“Sports are the last unifying cultural feature in America,” says Alex Tolkin, a joint doctoral student in political science and communication who recently gave a Penn Grad Talk titled “Field of (American) Dreams: Sports and Belief in Competition.”
Given the popularity of sports competitions with American audiences—Super Bowl LVI, which aired on February 13, 2022, drew in nearly 100 million viewers in the United States alone—it’s no wonder that many media companies, especially those reporting on politics, have begun taking programming cues from sports networks. Former CNN president Jeff Zucker even pushed for the cable news channel to take an ESPN-like approach to covering the 2016 U.S. presidential election. But media coverage that analogizes politics to sports can influence people to view not only certain policy areas, but also life in general, as a zero-sum game, Tolkin argues.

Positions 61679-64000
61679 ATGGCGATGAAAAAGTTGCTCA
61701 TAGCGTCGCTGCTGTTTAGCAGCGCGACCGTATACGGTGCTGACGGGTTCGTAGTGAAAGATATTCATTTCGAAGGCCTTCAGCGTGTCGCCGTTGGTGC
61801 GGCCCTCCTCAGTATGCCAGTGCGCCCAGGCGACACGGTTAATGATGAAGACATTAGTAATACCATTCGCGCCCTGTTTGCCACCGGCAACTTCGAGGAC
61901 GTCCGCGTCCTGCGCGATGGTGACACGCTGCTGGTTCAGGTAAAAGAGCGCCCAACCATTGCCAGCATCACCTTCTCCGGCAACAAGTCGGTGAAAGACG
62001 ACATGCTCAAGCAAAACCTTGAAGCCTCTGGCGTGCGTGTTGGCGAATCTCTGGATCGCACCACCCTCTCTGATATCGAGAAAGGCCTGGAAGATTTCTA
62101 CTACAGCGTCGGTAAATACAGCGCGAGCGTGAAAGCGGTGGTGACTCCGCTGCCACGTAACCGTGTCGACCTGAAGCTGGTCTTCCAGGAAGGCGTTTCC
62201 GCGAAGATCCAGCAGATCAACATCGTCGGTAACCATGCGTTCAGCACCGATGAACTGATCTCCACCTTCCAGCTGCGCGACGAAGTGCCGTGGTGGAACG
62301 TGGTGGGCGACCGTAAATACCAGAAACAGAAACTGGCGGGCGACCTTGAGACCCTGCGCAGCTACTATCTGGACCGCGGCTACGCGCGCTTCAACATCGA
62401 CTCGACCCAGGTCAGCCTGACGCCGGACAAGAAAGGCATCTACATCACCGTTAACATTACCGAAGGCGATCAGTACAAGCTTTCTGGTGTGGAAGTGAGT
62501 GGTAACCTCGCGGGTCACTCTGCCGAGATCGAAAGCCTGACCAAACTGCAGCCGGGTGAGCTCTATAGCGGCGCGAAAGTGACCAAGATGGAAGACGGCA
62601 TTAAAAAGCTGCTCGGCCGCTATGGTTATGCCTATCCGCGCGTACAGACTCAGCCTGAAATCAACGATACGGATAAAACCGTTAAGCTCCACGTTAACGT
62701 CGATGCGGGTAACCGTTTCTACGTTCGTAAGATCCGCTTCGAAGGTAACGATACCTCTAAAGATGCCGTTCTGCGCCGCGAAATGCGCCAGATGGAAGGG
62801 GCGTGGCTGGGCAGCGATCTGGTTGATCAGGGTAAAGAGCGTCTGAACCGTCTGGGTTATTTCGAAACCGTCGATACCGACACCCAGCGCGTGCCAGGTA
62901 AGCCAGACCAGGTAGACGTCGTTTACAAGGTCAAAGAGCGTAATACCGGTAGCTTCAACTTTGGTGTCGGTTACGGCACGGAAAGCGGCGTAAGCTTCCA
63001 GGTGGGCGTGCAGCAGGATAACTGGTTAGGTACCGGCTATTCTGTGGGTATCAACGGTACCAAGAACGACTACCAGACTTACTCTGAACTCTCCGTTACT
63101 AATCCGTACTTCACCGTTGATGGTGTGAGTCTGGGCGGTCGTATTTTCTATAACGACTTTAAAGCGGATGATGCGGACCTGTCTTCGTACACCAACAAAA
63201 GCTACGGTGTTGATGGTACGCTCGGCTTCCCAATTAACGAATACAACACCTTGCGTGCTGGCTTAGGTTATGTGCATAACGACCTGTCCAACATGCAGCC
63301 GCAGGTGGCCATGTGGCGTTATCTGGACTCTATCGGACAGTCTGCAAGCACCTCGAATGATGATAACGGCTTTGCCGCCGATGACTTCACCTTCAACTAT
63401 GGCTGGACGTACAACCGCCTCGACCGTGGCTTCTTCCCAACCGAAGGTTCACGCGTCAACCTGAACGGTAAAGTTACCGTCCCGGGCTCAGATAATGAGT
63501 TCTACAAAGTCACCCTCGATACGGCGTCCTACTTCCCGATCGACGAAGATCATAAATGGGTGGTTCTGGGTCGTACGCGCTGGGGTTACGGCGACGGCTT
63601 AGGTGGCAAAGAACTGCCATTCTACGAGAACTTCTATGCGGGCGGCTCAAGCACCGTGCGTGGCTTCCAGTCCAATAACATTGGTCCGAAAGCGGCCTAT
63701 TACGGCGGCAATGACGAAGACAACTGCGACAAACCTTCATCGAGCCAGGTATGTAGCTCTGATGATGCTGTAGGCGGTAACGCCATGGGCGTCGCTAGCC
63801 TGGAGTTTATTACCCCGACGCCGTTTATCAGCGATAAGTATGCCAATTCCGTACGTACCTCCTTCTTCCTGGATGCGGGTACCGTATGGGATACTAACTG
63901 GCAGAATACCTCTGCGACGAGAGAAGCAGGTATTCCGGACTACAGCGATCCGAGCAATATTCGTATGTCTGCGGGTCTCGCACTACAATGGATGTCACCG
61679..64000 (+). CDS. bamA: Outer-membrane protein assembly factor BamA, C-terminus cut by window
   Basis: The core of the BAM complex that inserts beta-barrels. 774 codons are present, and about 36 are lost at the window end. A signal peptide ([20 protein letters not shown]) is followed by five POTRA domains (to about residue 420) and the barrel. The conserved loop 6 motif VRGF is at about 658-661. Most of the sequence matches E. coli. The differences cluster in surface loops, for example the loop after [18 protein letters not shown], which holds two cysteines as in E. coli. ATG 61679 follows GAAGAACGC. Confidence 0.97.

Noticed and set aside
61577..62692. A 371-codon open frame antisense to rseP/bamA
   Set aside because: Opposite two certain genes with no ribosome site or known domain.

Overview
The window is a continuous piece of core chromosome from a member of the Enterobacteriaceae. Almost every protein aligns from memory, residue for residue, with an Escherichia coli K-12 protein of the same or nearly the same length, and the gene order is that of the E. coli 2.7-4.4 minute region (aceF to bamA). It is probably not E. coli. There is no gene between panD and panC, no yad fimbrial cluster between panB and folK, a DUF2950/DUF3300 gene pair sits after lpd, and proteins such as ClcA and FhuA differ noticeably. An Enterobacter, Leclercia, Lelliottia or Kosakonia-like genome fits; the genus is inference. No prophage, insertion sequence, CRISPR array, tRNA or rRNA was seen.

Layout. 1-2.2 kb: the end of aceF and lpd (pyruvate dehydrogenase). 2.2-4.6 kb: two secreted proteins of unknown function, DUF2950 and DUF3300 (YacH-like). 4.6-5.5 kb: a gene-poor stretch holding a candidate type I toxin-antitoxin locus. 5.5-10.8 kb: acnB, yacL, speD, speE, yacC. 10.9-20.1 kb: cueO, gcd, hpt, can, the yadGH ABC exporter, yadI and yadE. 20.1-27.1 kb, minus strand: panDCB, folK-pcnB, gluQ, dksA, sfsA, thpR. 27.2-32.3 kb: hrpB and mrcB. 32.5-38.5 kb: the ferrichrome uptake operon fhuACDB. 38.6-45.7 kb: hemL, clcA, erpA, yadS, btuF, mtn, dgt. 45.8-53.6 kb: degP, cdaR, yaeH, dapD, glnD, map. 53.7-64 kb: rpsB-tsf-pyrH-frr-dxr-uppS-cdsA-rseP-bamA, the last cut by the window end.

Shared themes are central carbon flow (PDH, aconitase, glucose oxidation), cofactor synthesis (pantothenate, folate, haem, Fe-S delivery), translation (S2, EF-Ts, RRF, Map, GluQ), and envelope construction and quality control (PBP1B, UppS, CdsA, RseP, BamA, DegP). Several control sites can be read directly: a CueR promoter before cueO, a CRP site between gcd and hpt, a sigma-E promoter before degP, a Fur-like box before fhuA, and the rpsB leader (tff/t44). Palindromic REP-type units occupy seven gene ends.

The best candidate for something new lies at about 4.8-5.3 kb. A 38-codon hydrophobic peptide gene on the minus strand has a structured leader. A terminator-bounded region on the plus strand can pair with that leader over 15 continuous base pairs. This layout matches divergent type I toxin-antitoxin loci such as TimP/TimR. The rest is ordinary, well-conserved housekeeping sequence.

Tolkin’s talk is adapted from a paper that examines the causes and effects of seeing the world as a zero-sum game in which one side’s win is equivalent to another side’s loss. While research in psychology suggests that people who feel more threatened tend to view the world in this way, Tolkin examines other factors like media consumption. He argues that another explanation for what causes zero-sum thinking may come from the kind of messaging people receive—not only from the media, but from longstanding cultural narratives. “Many politicians in the U.S. have incorporated sports metaphors into their speeches and concepts like the American Dream are framed in terms of competition,” Tolkin says.
While his research is still in the preliminary stages, Tolkin says these initial findings are “significant even if you don’t watch sports.” He explains that, when people are primed to view life as competitive rather than potentially cooperative, consequences may include missed opportunities for cooperation—or worse, rooting against other groups under the misguided belief that their suffering benefits one’s own group.
This story is by Duyen Nguyen. Read more at OMNIA.